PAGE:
ALGERIA: Rachid Mimouni, a case study of dictatorship












Blue street, Ghardaia

Mzab, Algeria


Chaki Zinda



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cover 40

Born in 1945 into a poor peasant family, Rachid Mimouni was not predestined to become one of Algeria's most brilliant and controversial writers. His father decided to send him to a French colonial school. "My father was illiterate, never went to school. His parents sent him to work when he was quite young and he wanted a better future for me", the author recalls.

Rachid Mimouni grew up in a house where there was not a single book -- except the textbooks he brought back from school --until he suddenly discovered the world of classical litterature, at some stage half way through his secondary education: "My knowledge of the French language was by then sufficient for me to read the classical works of French and world litterature: I loved it. I still remember the name of the first book I read: Le Grand Meaulnes,by Alain Fournier, a French writer who died in 1914.

Today Rachid Mimouni is an accomplished writer,with several successful books behind him, including Le fleuve détourné,1982 Tombeza, 1984, L'honneur de la tribu,1989. Unlike most contemporary Algerian authors, he does not write on the subject of the war of liberation, but on more topical subjects such as the present situation in Algeria, and particularly on the consequences of arbitrary power.

His last book Une peine à vivre (Editions Stock, Paris) tells the story of a dictator who faces the death squad and during his last minute sees the whole of his life flash before him. It is a typical story of a third world dictator. Through a military career, a poor boy slowly, rises to the higher circles of government and becomes an implacable dictator, known as "the Marshal". The author draws heavily on some Arab models. His Marshall's moustache could belong to former Algerian president Boumediène or to Saddam Hussain, his violent language has a lot in common with that of President Assad. But Rachid Mimouni also remembers and amalgamates Imin Dada's bulging belly, Stalin's insomnia and Beria's sexual appetites into his character.  Rachid Mimouni build up an almost clinical description of a ruthless and monstrous dictator and of the mechanics of dictatorship.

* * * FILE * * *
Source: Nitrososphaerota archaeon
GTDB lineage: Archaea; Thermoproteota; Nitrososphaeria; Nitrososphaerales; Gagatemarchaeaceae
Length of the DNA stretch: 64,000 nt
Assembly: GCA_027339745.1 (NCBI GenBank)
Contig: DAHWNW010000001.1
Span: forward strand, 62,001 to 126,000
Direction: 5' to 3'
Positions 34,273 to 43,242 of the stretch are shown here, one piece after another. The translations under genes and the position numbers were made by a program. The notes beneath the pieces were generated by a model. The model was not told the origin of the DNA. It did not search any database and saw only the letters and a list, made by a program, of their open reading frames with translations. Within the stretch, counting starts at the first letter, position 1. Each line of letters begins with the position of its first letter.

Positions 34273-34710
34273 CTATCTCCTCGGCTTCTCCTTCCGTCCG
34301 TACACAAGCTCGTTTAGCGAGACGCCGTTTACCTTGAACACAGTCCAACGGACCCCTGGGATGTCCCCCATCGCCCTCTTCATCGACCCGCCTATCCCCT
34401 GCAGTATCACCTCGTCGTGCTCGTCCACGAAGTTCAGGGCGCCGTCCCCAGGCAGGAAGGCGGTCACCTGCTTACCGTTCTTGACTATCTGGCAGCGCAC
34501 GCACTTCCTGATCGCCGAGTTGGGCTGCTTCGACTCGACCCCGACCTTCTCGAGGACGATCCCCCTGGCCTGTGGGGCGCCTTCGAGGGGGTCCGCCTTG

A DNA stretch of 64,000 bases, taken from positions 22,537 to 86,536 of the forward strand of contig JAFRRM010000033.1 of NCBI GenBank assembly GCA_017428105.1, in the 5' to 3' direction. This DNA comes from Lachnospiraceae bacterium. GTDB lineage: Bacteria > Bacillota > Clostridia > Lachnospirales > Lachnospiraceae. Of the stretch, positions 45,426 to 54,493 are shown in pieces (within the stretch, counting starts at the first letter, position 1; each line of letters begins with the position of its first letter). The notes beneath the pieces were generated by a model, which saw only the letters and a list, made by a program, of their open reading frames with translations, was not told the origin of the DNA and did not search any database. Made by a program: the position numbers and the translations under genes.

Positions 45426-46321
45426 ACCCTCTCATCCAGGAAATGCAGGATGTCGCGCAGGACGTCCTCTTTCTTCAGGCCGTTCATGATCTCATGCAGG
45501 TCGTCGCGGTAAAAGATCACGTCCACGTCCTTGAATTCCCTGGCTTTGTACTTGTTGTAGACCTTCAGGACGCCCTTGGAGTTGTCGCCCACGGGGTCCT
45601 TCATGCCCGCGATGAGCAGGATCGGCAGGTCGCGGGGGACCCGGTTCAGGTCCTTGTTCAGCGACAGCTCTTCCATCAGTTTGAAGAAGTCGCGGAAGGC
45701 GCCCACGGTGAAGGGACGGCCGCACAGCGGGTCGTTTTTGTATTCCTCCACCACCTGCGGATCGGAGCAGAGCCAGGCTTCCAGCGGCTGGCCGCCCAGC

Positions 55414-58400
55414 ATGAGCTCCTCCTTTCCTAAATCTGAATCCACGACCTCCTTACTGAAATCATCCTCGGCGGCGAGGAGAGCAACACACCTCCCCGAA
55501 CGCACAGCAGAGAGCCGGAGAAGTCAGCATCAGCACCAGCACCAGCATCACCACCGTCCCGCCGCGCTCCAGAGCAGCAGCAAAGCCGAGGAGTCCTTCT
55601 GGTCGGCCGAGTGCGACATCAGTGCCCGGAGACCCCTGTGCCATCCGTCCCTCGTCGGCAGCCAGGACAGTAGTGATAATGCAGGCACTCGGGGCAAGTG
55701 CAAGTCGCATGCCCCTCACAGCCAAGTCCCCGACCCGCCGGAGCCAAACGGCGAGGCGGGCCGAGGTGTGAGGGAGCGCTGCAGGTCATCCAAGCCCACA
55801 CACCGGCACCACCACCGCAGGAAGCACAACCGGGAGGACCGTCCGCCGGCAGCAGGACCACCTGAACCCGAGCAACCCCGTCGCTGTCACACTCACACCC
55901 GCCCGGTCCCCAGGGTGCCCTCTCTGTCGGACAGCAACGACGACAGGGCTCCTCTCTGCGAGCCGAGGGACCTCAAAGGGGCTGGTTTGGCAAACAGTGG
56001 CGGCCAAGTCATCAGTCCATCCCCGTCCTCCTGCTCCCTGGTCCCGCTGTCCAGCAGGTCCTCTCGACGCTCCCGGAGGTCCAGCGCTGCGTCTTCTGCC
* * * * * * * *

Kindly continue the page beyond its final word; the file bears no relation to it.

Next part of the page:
If this dictator is so terrible, how come does he finally face a death squad?

"I always have been convinced that power means evil”, says Rachid Mimouni. “Some years ago, when we were still living in Algeria under single party rule, I was outraged by the way the power treated the press. I did write a short story about it but I was not satisfied. I wanted to explain this contempt and where it originates. A short story was not enough. Little by little, searching through the threads, I wrote this novel. Why does somebody become a dictator? Generally they are born into the poorest class and feel they have scores to settle, with society or with their family. All their childhood they were deprived of feelings of affection by parents who considered it a weakness. They are poor guys who think that a hold on power -- on “the” power -- is the best way out. But one day they make a mistake. My dictator succumbed to love, maybe the only thing which can destroy power".

Rachid Mimouni has not located his novel in a particular named country. The action takes place in a country with Roman ruins, bordered by a sea. The countrywas once a colony, and produces oil.

"Two essential things have changed for the Algerian writers”, notes Rachid Mimouni. “We are no longer watched by the police, and there is no more censorship. Before 1988 I was regularly called to the police station. Two of my books,"Le Fleuve détourné" and "Tombéza" were banned, they even went as far as banning the French newspapers which reviewed my books. They questioned my family and friends, asking if some of my father's land had been nationalised, or if we had owned a factory, or if we were close to some opponent in exile, or in jail. They could not believe I had no personal score to settle with the regime”.

“Now, we can write what we want where we want. Recently, I wrote a very nasty article against the government, almost insulting it. Before, it would never have been published, and if it had,  and I would have been arrested. Now there are no more problems".

Although he writes in French, Rachid Mimouni claims that his "natural audience" is the Algerian public."Like any writer, I aspire to a larger public, and I am quite happy to be read in French,Arabic or English. But the fact that I write in French does not limit my Algerian audience. My books have been translated in 11 languages but only Tombèza has appeared in Arabic."

(The Middle East magazine, February 1992, Les Cahiers de l’Orient, 1992)





















Droits de Reproduction strictement réservés © Chris Kutschera 2012











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